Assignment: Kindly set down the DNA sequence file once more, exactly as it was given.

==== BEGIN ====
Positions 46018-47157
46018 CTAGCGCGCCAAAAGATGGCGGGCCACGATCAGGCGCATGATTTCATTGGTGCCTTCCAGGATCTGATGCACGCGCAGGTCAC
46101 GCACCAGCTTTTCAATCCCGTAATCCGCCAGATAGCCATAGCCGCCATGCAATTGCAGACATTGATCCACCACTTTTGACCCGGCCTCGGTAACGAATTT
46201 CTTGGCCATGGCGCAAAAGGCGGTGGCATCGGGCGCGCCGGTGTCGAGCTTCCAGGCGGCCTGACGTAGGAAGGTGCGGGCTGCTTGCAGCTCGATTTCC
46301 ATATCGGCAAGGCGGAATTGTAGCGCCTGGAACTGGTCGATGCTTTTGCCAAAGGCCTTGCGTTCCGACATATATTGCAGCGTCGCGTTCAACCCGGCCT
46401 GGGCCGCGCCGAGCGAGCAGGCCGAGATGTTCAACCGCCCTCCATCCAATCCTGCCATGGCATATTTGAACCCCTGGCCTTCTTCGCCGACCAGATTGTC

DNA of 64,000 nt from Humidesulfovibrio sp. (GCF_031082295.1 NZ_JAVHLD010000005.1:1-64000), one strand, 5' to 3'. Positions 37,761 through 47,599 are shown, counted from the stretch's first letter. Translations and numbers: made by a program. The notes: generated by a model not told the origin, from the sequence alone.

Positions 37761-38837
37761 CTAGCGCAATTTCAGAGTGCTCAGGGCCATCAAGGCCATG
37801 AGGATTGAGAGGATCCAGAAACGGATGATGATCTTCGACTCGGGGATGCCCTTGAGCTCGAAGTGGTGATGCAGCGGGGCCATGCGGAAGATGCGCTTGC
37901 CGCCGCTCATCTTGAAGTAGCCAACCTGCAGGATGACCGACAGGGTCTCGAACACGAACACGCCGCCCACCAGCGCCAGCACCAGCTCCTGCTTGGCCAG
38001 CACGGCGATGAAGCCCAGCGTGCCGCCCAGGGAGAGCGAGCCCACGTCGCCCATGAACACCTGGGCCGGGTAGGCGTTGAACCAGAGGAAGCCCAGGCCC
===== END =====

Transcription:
Positions 46018-47157
46018 CTAGCGCGCCAAAAGATGGCGGGCCACGATCAGGCGCATGATTTCATTGGTGCCTTCCAGGATCTGATGCACGCGCAGGTCAC
46101 GCACCAGCTTTTCAATCCCGTAATCCGCCAGATAGCCATAGCCGCCATGCAATTGCAGACATTGATCCACCACTTTTGACCCGGCCTCGGTAACGAATTT
46201 CTTGGCCATGGCGCAAAAGGCGGTGGCATCGGGCGCGCCGGTGTCGAGCTTCCAGGCGGCCTGACGTAGGAAGGTGCGGGCTGCTTGCAGCTCGATTTCC
46301 ATATCGGCAAGGCGGAATTGTAGCGCCTGGAACTGGTCGATGCTTTTGCCAAAGGCCTTGCGTTCCGACATATATTGCAGCGTCGCGTTCAACCCGGCCT
46401 GGGCCGCGCCGAGCGAGCAGGCCGAGATGTTCAACCGCCCTCCATCCAATCCTGCCATGGCATATTTGAACCCCTGGCCTTCTTCGCCGACCAGATTGTC

DNA of 64,000 nt from Humidesulfovibrio sp. (GCF_031082295.1 NZ_JAVHLD010000005.1:1-64000), one strand, 5' to 3'. Positions 37,761 through 47,599 are shown, counted from the stretch's first letter. Translations and numbers: made by a program. The notes: generated by a model not told the origin, from the sequence alone.

Positions 37761-38837
37761 CTAGCGCAATTTCAGAGTGCTCAGGGCCATCAAGGCCATG
37801 AGGATTGAGAGGATCCAGAAACGGATGATGATCTTCGACTCGGGGATGCCCTTGAGCTCGAAGTGGTGATGCAGCGGGGCCATGCGGAAGATGCGCTTGC
37901 CGCCGCTCATCTTGAAGTAGCCAACCTGCAGGATGACCGACAGGGTCTCGAACACGAACACGCCGCCCACCAGCGCCAGCACCAGCTCCTGCTTGGCCAG
38001 CACGGCGATGAAGCCCAGCGTGCCGCCCAGGGAGAGCGAGCCCACGTCGCCCATGAACACCTGGGCCGGGTAGGCGTTGAACCAGAGGAAGCCCAGGCCC